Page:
- Along the way integrate closing your eyes so that you’re forced to rely on your proprioceptive and vestibular sensors instead of the usually stronger balance sense of vision.
- Get in the habit of spending more time walking around barefoot in your home or garden, or at the beach. The different textures and terrains that your feet will encounter will stimulate the foot sensors and can even feel quite pleasurable. Soft, cool, green grass under bare feet on a warm summer’s day anyone?
Each foot has 26 bones, 33 joints and 20 muscles which it uses to help navigate the surfaces we walk upon, from concrete sidewalks to rocky trails. In order for the feet to function well they need to be both supple and strong. Stiff, weak feet are major contributors to poor balance.
A sedentary lifestyle and injury are common culprits for weak feet. On top of that, many of us tend to over pronate (collapse inwards) on our feet, and some tend to over supinate (roll them out). Both of these issues can have an impact on how we stand and walk by affecting the ability of the foot sensors to function optimally. Pronation and supination can additionally affect the joints further along the kinetic chain (ankles, knees and hips), which also has the potential to disturb our overall balance.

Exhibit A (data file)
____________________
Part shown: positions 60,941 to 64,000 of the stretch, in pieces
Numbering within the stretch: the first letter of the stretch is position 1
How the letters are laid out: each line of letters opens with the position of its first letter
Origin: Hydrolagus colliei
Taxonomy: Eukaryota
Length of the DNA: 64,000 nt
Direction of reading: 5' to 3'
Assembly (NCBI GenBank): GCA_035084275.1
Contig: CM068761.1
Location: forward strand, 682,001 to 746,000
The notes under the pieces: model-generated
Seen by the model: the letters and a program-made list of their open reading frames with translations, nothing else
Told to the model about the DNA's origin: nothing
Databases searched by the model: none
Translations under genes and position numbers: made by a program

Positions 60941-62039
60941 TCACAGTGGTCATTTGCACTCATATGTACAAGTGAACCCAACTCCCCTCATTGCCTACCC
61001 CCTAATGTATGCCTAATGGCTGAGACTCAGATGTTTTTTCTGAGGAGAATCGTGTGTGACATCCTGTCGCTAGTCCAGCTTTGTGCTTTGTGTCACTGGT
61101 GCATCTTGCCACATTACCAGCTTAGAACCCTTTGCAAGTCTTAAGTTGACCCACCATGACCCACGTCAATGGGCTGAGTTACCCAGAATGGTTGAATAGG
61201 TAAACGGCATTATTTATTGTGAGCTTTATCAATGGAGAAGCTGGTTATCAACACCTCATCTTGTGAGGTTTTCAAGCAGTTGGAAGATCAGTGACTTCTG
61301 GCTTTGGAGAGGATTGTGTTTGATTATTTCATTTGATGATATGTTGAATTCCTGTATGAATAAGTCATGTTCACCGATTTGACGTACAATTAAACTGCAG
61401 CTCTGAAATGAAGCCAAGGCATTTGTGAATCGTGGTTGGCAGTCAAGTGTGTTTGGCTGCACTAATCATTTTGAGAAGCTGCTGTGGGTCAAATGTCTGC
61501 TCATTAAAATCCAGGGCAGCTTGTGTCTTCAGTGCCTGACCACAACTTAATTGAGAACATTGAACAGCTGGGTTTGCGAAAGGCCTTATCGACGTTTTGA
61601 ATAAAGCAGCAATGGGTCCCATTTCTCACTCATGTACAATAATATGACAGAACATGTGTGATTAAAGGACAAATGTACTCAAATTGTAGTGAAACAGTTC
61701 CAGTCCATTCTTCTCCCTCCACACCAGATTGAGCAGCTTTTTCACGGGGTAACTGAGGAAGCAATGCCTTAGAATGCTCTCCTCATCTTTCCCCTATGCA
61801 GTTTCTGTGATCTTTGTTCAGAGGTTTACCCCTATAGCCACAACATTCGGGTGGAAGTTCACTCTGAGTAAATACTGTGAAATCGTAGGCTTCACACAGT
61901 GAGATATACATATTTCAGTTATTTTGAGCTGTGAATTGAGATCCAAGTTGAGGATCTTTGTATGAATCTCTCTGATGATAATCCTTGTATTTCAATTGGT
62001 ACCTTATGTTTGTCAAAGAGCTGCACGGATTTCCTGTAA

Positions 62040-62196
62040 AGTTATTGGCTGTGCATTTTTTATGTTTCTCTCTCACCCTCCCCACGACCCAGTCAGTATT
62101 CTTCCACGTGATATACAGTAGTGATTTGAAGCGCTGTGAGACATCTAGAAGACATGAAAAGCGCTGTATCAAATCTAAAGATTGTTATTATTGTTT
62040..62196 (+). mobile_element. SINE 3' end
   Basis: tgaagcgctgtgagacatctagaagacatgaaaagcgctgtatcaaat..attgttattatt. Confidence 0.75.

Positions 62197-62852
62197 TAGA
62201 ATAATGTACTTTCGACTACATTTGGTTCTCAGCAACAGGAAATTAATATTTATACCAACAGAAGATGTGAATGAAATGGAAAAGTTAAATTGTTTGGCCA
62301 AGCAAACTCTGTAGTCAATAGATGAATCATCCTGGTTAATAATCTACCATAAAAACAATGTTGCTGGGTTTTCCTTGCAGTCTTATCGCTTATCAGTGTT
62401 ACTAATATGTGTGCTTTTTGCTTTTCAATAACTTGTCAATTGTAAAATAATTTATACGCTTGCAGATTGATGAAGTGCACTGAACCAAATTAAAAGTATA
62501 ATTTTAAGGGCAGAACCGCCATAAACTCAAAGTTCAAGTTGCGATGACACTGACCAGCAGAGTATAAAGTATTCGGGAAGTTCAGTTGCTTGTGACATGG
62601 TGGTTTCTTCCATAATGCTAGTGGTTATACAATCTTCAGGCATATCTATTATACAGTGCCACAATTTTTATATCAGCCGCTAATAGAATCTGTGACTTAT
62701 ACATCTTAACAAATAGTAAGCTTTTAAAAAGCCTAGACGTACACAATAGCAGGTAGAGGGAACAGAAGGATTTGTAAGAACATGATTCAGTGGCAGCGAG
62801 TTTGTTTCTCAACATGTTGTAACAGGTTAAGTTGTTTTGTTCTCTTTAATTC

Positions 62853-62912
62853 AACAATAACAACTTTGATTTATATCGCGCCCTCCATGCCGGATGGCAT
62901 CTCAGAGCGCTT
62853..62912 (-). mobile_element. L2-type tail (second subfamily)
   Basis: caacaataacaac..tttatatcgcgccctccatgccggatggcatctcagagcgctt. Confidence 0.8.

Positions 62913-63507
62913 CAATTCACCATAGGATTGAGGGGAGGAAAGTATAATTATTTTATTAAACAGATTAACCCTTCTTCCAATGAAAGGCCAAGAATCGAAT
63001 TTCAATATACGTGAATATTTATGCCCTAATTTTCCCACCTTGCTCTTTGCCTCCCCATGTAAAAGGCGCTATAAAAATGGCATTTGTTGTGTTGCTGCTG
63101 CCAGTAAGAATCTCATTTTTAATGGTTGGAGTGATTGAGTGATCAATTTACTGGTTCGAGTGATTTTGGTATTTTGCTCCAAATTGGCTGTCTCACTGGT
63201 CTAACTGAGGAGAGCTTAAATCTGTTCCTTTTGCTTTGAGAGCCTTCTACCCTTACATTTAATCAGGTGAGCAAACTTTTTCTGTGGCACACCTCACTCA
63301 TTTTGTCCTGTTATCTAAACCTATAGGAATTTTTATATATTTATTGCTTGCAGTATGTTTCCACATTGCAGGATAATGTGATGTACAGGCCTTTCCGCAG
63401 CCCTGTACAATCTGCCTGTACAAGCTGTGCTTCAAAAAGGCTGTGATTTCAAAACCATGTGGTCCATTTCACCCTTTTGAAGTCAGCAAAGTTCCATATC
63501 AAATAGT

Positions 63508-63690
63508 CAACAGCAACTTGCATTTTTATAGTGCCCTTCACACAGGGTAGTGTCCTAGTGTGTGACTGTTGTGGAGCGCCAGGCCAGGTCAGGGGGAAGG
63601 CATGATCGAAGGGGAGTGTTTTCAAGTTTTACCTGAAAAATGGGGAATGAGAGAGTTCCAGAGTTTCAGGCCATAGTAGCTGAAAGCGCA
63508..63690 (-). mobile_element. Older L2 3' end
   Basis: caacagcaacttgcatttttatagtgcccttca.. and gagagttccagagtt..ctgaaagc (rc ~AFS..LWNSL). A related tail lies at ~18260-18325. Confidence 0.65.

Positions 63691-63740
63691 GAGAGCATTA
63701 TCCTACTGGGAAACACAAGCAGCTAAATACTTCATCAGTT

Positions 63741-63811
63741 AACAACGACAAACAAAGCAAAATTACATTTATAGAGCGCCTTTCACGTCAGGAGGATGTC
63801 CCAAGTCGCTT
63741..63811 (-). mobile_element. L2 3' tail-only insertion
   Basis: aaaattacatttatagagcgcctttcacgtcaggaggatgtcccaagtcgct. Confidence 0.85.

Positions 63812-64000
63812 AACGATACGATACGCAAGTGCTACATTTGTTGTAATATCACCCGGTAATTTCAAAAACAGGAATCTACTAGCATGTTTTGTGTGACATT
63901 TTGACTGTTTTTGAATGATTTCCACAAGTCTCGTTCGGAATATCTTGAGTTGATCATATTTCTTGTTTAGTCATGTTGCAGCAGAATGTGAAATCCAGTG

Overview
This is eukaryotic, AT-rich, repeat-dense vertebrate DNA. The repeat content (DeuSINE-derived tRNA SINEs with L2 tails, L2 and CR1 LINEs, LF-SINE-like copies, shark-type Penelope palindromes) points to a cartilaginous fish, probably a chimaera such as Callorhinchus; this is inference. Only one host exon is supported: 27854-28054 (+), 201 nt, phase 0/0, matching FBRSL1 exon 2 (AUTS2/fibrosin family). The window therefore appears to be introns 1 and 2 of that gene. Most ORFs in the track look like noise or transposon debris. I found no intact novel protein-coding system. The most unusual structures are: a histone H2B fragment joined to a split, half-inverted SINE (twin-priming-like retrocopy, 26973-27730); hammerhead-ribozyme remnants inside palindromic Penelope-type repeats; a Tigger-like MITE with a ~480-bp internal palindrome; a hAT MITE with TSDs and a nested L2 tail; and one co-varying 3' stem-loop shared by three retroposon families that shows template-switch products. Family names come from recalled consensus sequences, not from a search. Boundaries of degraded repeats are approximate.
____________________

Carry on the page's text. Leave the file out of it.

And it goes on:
So strong, aware feet are crucial for healthy balance. For help with strengthening your feet, check out my post on how to develop strong and capable feet.
Just like the feet, if the ankles are weak or stiff they negatively affect our balance. If these narrow joints are unstable they’re more prone to injury and we’re far more likely to trip or fall.
Ankle injures are especially problematic because when a joint gets injured its proprioceptors can also become damaged. Take ankle sprains for instance. If you’ve ever sprained an ankle you’ll likely know that it almost immediately feels unstable (as well as very painful) to stand on. In fact, previous ankle sprains, even if they occurred many years in the past, can be an indicator of balance instability issues in later life.
Improving ankle stability and strength is relatively easy and many of the feet training exercises at this previous post also help with the ankles.
Foot & ankle strengthening
For foot and ankle strength, one legged balances, and most of the other standing yoga asanas will help. You could also try some calf raises on the floor or on a slant board (see right). This exercise helps with both foot and ankle strength and flexibility, as well as balance. Prop tip: when raising your heels, keep your inner feet (big toe mounds) pressing down!
More yoga for healthy balance articles:
- Strength & flexibility needed for balance
- Center of gravity
- The three inner balance sensors
- Static vs. dynamic balance
- Feet & ankles for balance
- Brain gains from balance
For more yoga articles, updates, classes and workshops, sign up for my newsletter at the top of the page or like on Facebook at Ann West :: Iyengar Yoga. You can contact me directly by email or call (858) 224-2484.